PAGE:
Ovulation Induction

A very common therapeutic modality in the treatment of infertile couples is the use of medications to stimulate or enhance ovulation. When the patient has irregular menstrual cycles it is very appropriate to initiate “fertility drugs” as one of the first interventions.

In addition, many protocols are utilized that include ovulation medications in an effort to improve the quality of ovulation and the hormonal environment, even in the presence of apparently normal menstrual cycles.

Two main therapies are employed to induce ovulation. The first is the oral agent, clomiphine citrate (Clomid), which is by far the most commonly prescribed, mainly due to ease of administration. It is given for five days, beginning on cycle day 3, 4, or 5, and ovulation occurs approximately on day 15 (but obviously varies from patient to patient). If a lower dose does not achieve an ovulatory result, the dose is increased accordingly. Approximately 80% of women will ovulate at some dose of clomiphine, and about half of the couples will conceive.

If the oral treatment is not successful, we will move on to fertility injections. These drugs are preparations of FSH (follicle stimulating hormone) and/or LH (luteinizing hormone). FSH and LH are the natural hormones from the pituitary gland whose function is to stimulate the ovaries. If ovulation is not accomplished with clomiphine, we can almost always achieve ovulation with injections.

There are also protocols in which the development of multiple eggs is desirable. This is obviously a key component of in vitro fertilization (IVF), but there are also non-IVF cycles where controlled ovarian hyperstimulation is the goal. Utilizing the injections, we would like to mature 2-4 egg follicles to result in one implantation. Multiple pregnancy occurs in 20% of the pregnancies with injections. In contrast, the multiple rate is 10% when clomiphine is administered.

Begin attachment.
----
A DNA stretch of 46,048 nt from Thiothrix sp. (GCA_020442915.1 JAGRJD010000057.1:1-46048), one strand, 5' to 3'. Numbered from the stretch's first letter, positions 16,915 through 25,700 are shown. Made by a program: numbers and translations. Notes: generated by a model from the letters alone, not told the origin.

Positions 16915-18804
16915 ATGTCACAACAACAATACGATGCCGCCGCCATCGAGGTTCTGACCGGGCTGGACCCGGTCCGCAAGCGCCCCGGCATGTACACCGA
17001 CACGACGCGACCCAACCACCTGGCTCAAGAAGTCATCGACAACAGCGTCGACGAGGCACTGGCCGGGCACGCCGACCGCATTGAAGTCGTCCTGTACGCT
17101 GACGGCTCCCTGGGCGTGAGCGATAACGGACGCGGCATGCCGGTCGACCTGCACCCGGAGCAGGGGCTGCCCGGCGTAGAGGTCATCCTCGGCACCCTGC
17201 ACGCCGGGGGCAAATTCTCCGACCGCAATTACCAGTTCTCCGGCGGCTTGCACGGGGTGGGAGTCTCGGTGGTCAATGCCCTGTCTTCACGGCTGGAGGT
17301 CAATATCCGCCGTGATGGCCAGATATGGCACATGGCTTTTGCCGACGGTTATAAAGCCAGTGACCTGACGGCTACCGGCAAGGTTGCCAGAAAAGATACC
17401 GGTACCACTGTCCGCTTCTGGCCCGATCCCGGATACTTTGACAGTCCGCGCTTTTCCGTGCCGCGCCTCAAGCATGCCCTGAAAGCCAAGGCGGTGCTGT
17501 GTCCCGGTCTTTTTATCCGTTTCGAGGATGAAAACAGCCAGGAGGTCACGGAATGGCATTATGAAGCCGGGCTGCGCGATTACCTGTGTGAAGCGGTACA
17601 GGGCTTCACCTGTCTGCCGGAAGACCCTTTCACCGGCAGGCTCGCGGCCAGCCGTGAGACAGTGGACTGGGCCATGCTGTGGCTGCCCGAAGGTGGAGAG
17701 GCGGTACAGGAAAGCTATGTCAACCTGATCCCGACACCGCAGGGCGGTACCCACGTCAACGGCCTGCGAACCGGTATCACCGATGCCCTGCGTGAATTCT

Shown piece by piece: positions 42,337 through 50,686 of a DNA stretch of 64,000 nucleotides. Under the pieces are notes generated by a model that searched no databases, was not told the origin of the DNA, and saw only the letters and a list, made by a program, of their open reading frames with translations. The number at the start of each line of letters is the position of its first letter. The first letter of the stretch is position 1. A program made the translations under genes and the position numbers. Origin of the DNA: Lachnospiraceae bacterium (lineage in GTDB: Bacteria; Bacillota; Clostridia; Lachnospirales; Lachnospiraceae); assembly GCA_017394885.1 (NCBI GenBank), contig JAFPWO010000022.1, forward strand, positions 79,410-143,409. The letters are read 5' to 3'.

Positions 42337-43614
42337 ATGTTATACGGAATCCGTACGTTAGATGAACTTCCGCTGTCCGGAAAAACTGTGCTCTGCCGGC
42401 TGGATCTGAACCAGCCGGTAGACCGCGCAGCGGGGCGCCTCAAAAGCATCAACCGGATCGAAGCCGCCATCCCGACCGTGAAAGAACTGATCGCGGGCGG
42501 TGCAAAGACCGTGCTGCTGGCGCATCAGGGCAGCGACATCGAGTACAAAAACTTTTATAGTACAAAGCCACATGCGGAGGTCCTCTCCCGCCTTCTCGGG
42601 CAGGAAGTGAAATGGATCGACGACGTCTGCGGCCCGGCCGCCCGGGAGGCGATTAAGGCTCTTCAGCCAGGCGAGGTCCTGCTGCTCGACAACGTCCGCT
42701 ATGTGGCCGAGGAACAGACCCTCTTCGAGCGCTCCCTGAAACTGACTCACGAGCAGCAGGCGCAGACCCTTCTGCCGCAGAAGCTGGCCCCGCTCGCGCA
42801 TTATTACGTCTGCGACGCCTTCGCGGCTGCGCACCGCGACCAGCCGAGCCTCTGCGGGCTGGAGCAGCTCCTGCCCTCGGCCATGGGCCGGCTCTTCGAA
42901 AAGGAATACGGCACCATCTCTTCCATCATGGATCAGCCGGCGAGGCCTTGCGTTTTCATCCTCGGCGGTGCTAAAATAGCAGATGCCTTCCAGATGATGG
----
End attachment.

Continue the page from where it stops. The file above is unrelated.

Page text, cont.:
An injection cycle is a fairly involved process, but most patients become very comfortable with the procedures. The shots are given subcutaneously (under the skin, similar to an insulin shot) either in the lower abdomen or front of the thigh using a small needle injected into the fatty tissue. We instruct the couple for the proper administration of these medications. We are always available to give the shots if need be, but surprisingly enough, this is rarely necessary.

When a patient is on the shots, we perform 2-3 ultrasounds in order to monitor follicular development, both for safety to make sure too many eggs are not developing, and to precisely determine the time of ovulation. Although this is a complex and involved cycle, we are there to help you at every step along the way, and more importantly, the pregnancy rate is very satisfying.